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Aurore Zelazny, Thomas Alrik Sørensen; Shape-color associations across cultures. Journal of Vision 2020;20(11):678. doi: https://doi.org/10.1167/jov.20.11.678.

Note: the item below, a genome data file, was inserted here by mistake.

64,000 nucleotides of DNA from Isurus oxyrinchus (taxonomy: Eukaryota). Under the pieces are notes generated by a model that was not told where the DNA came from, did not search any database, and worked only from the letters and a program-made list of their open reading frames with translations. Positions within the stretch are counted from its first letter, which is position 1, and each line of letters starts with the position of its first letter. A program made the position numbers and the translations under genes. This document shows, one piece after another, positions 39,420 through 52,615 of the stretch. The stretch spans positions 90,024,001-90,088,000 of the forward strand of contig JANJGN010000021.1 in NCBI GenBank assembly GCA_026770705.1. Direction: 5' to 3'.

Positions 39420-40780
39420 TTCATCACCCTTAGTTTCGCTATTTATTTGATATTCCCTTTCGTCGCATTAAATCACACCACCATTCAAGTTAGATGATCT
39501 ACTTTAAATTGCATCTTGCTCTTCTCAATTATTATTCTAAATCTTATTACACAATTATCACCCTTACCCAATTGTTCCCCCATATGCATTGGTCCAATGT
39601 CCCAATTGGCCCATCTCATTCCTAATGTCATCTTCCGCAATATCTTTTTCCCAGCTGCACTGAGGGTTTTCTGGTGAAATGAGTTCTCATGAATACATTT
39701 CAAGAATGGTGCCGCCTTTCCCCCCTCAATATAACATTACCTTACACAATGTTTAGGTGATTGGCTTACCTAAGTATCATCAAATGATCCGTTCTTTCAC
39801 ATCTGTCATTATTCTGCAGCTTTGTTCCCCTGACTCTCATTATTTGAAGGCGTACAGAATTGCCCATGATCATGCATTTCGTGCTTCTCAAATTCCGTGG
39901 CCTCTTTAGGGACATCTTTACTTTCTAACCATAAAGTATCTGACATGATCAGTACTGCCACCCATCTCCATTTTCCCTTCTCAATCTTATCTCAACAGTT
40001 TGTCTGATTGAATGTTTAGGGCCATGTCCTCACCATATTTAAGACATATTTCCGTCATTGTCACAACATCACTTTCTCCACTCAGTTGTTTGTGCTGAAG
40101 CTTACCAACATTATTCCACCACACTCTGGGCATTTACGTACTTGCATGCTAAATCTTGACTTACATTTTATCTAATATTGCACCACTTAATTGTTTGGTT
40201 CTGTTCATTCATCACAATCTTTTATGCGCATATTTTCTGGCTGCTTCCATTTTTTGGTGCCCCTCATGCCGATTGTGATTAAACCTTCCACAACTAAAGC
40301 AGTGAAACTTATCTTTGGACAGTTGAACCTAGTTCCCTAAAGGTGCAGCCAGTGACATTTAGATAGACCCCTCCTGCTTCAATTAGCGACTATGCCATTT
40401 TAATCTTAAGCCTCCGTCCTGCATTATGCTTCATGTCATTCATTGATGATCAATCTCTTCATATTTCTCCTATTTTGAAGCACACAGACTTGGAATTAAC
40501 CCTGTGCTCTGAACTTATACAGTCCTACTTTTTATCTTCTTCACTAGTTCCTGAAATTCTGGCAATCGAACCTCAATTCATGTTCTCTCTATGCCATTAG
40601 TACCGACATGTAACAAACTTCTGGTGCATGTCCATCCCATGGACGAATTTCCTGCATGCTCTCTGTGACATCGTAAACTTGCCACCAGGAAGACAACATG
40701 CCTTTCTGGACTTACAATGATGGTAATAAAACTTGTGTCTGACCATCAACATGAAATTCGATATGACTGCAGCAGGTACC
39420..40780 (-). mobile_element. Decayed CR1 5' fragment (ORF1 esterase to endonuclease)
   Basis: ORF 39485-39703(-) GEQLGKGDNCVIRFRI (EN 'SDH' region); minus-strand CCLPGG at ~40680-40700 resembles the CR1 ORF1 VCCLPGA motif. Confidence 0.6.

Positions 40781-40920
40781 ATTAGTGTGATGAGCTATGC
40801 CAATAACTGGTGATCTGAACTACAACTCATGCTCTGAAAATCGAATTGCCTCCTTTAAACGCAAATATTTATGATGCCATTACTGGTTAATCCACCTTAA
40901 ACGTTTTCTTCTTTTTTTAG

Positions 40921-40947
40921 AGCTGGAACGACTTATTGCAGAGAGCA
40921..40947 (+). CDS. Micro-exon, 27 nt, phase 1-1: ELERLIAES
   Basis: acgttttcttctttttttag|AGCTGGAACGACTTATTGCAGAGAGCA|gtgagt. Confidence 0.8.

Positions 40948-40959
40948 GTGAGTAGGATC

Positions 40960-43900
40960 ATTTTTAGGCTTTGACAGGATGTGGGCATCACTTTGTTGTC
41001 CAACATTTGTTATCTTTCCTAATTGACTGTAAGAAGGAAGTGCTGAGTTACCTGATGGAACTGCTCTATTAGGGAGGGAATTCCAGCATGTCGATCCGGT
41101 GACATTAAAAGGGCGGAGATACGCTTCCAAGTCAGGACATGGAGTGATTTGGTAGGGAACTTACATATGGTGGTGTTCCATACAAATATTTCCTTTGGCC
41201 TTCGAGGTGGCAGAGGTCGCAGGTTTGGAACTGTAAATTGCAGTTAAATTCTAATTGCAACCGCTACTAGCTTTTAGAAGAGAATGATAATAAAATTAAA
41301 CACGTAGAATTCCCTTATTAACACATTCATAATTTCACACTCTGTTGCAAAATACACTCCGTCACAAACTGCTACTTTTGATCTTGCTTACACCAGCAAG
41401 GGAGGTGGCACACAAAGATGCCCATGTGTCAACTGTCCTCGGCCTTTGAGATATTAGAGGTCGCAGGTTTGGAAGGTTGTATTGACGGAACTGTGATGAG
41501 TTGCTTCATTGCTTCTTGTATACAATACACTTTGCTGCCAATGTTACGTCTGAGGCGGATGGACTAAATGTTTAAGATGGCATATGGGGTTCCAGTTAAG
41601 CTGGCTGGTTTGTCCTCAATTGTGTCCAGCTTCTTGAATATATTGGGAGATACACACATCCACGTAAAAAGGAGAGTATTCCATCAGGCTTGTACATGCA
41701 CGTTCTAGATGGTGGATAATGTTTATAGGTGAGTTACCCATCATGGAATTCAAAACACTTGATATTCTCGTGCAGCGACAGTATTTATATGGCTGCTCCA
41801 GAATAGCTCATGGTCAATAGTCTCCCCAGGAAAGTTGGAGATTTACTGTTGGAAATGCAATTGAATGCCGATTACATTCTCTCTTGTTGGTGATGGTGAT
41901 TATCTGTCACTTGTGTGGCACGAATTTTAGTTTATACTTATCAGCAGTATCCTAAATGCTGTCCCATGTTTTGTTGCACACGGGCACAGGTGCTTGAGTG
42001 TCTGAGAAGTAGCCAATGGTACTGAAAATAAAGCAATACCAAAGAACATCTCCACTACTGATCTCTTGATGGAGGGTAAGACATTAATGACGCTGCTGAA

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Kandinsky (1912), proposed fundamental links between shapes and colors; circles are associated with blue, triangles with yellow, and squares with red. A century later, these associations were experimentally tested, pointing out different association tendencies compared to the original suggestion by Kandinsky; circles being yellow, triangles red, and squares blue (Jacobsen, 2002). Furthermore, Kandinsky’s original shape-color associations do not yield any priming effect (Kharkhurin, 2012), further weakening the original claim. Widening the range of possible color responses from 3 to 40 colors, Albertazzi et al. (2012), found significant tendencies in which colors people tend to associate to particular shapes. The circle tends to be associated with red and yellow, the triangle with yellow, and the square with both red and blue. In two follow-up studies Chen and colleagues (2015, 2017) demonstrate similar tendencies in groups of Japanese observers (i.e. circles tend to be red, triangles are yellow, and squares are blue). We believe that some of the differences between studies may very well be due to different cultural backgrounds. Indeed, Jacobsen (2002), Kharkhurin (2012), Albertazzi et al. (2012) and Chen et al. (2015, 2017) respectively tested German, American, Italian, and Japanese participants. Also, these studies limit color responses to 3 or 40 color chips, which may influence the possible reports of shape-color preferences. Jacobsen (2002) suggested that environmental cues influence the shape-color associations (e.g. red from triangular warning sign, and yellow from the sun). Here we investigate these environmental/cultural differences for five basic shapes (circle, triangle, square, hexagon, and pentagon) using a full color wheel which allow observers free associations. In line with previous studies, preliminary results (N = 3500) reveal shape-color preferences for all shapes. Interestingly, specific shape-color distastes are also present. Both shape-color attraction and repulsion can unveil new underlying influences and mechanisms for shape-color associations.
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